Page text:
the problems are pretty similar between communities that have never been dispossessed of their land – like in the western Cape York peninsula – and those that had been positively uprooted. It wasn’t about poverty, and it wasn’t about land, and it wasn’t about the degree of trauma experienced in history.
Pearson blames the dysfunction in Aboriginal communities not on whites having taken wealth from them, but rather on having given it to them in a misguided transfer of welfare money. He remembers a more intact community in the time before such transfers:
Everybody in Hope Vale of my generation or older grew up in a family, or household, where parents worked hard, the kids were looked after. They were bequeathed a real privilege.
Pearson is exactly right to identify these social norms as being a real privilege. It’s much easier to prosper when you are surrounded by people with a strong family and work ethic. Whites who aren’t exposed to this ethic in their homes or communities tend to experience the same loss of living standard as non-whites do.
There is one other way in which whiteness theorists have tried to explain white privilege. According to Peggy McIntosh, an American writer, she experiences a daily privilege as a white person on the following grounds:
- I can if I wish arrange to be in the company of people of my race most of the time.
- I can turn on the television or open to the front page of the paper and see people of my own race widely represented.
- I can go into a music shop and count on finding the music of my race represented, into a supermarket and find the staple foods which fit with my cultural traditions
- I can be pretty sure that if I ask to talk to the “person in charge”, I will be facing a person of my own race.
- I can easily buy posters, post-cards, picture books, greeting cards, dolls, toys and children’s magazines featuring people of my own race.
One way to criticise this approach is to point out that American blacks, who Peggy McIntosh is taking to be the oppressed group, don’t really have that much trouble finding their own areas to live in, or their own music, or food they like, or films and posters in which they feature.
The more important criticism, though, is once again a lack of coherence. White Americans are told endlessly that diversity is a blessing which will enrich their lives. Peggy McIntosh, though, is basing her case that whites are privileged on the idea that whites can more easily escape the effects of diversity than blacks.
In other words, to accept Peggy McIntosh’s argument requires us to believe that it is oppressive to live in diverse areas in which we are no longer the majority race. If this is the case, though, why would white Americans choose to accept diversity, if the consequences are really so undesirable?
In fact, the logical consequences of Peggy McIntosh’s argument go much further than this. If I lived in a country with a million white people, but not a single non-white, then I would not be privileged and I would not need to feel guilt about my existence. However, if a single non-white was allowed to live in my country, then I would be privileged in comparison to them, I would breach the morality of modern equality, and my identity would be called into question.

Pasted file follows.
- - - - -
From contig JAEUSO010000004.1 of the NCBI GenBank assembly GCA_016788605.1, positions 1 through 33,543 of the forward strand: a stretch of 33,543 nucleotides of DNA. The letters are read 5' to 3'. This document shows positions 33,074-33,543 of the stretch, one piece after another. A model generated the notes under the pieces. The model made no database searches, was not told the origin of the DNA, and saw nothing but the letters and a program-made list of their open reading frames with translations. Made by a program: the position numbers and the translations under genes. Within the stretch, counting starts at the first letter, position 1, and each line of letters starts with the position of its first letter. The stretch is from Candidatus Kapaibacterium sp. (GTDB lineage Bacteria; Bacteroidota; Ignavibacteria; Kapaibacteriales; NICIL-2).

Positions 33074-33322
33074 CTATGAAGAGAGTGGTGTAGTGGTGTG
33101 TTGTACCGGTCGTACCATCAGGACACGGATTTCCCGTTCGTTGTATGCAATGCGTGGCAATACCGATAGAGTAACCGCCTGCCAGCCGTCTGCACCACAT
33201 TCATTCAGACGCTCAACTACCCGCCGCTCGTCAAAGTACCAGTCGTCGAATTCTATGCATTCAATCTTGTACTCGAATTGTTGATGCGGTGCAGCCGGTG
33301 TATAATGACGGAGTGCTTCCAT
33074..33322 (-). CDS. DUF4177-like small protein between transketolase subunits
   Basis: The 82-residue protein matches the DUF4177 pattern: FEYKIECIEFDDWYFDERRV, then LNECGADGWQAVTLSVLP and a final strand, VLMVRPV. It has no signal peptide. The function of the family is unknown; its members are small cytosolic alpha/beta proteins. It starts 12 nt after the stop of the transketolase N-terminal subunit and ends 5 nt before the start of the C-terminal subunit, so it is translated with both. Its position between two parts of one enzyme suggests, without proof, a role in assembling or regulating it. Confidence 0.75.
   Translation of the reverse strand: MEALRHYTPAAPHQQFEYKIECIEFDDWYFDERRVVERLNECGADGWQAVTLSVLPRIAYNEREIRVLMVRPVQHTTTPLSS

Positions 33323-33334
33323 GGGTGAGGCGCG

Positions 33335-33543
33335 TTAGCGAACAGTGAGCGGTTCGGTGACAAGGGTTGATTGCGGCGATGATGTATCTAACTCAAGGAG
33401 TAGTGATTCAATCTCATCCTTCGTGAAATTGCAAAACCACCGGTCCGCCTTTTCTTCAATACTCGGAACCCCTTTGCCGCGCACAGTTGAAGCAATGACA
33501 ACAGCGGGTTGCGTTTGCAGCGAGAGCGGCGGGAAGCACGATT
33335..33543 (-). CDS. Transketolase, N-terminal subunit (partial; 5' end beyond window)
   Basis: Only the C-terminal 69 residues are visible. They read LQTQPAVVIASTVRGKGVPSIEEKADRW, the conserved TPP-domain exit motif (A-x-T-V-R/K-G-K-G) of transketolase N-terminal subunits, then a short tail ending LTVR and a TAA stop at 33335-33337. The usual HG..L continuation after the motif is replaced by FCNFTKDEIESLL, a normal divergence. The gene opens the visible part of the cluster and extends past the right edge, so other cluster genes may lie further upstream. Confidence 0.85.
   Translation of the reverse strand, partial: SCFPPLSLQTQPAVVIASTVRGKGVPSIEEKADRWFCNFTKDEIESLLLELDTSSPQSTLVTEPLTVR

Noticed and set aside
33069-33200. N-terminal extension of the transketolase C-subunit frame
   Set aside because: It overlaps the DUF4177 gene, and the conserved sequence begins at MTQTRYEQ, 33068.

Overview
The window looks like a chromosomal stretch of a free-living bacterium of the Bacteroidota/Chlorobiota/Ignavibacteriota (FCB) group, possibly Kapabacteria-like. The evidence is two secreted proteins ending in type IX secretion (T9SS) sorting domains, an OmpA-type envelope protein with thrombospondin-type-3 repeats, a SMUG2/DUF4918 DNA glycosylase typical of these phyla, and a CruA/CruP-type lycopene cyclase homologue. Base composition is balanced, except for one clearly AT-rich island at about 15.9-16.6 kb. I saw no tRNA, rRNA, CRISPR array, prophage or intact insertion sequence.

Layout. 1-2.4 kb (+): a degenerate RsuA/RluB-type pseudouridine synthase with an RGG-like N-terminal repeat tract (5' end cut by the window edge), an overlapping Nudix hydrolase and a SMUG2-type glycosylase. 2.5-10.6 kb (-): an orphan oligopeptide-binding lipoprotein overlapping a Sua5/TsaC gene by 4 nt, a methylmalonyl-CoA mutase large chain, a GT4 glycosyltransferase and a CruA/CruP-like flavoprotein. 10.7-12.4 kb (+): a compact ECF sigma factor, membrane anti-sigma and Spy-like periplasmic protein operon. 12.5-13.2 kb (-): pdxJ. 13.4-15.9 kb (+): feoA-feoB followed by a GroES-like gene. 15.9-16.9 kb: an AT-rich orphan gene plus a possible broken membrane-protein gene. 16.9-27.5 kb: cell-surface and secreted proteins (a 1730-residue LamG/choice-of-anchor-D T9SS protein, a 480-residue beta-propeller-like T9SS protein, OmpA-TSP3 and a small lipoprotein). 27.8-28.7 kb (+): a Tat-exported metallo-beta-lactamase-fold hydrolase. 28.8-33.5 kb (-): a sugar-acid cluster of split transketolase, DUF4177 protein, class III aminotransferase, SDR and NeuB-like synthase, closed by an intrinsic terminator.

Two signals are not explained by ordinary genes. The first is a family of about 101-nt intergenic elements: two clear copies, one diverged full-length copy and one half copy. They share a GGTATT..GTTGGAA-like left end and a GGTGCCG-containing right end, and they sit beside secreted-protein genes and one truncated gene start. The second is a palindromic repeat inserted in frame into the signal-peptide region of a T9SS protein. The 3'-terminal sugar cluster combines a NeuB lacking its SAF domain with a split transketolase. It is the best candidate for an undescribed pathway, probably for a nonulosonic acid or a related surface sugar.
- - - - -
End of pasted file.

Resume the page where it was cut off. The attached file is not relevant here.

It seems to me that Peggy McIntosh needs to reconsider her intellectual assumptions as they lead her to political absurdities.
What else is wrong with whiteness studies? Remember Robinder Kaur? She was the Sikh woman I quoted above who told whites that there was no escape from their guilt.
As it happens, Robinder Kaur is an editor for a magazine called Kaurs. This magazine celebrates the identity of Sikh women as follows:
The magazine will encourage the Sikh woman to rediscover herself in the light of the glorious heritage and current meritorious achievements of the Sikh community.
And how does the magazine think that the Sikh community has prospered? The editor thinks that life is full of challenges, which leads to this advice:
... how to overcome these challenges and emerge as a winner? Hard work, confidence, dedication and, of course, the blessings of the Almighty are a sure recipe for success.
So we have here a clear double standard. For Robinder Kaur her own identity as a Sikh woman is a positive thing, and Sikhs are to think of their past as a “glorious heritage”. If Sikhs have done well it is due to hard work, confidence and dedication. For whites, though, there is only guilt. Our past is to be regarded negatively as a history of oppression of others, and our prosperity is unearned.
Obviously I don’t think whites should lamely accept such a double standard. It’s natural for Robinder Kaur to think of her own ethnic identity in positive terms, and we should follow her lead in regarding our own identity a similarly positive way. What kind of life would it be if we accepted the double standard in which our role, unlike others, was one of inescapable guilt? How could a psychologically healthy life be built on the assumptions of whiteness studies?
There’s one final issue to deal with. Whiteness theorists would regard themselves as being cutting edge anti-racists. Yet, in one further act of incoherence, it is they who are peddling a dangerous racism.
Whiteness theorists are creating a picture of whites as a “cosmic enemy”: as a force in the world standing in the way of justice and equality. Groups who are regarded this way shouldn’t be surprised to find themselves targeted for removal. Here, for instance, is the “solution” of Dr Noel Ignatiev, a Harvard academic and whiteness theorist, to the “problem” of whites:
The key to solving the social problems of our age is to abolish the white race.
... The goal of abolishing the white race is on its face so desirable that some may find it hard to believe that it could incur any opposition.
... we intend to keep bashing the dead white males, and the live ones, and the females too, until the social construct known as ‘the white race’ is destroyed – not ‘deconstructed’ but destroyed.
... treason to whiteness is loyalty to humanity.
The problem is that it’s not a few radical cranks pushing this line, but a growing academic movement within our universities. This movement has the power to influence the minds of students and to set an intellectual and political agenda. We should therefore be concerned about the appearance of whiteness studies and be ready to take up a political fight against it.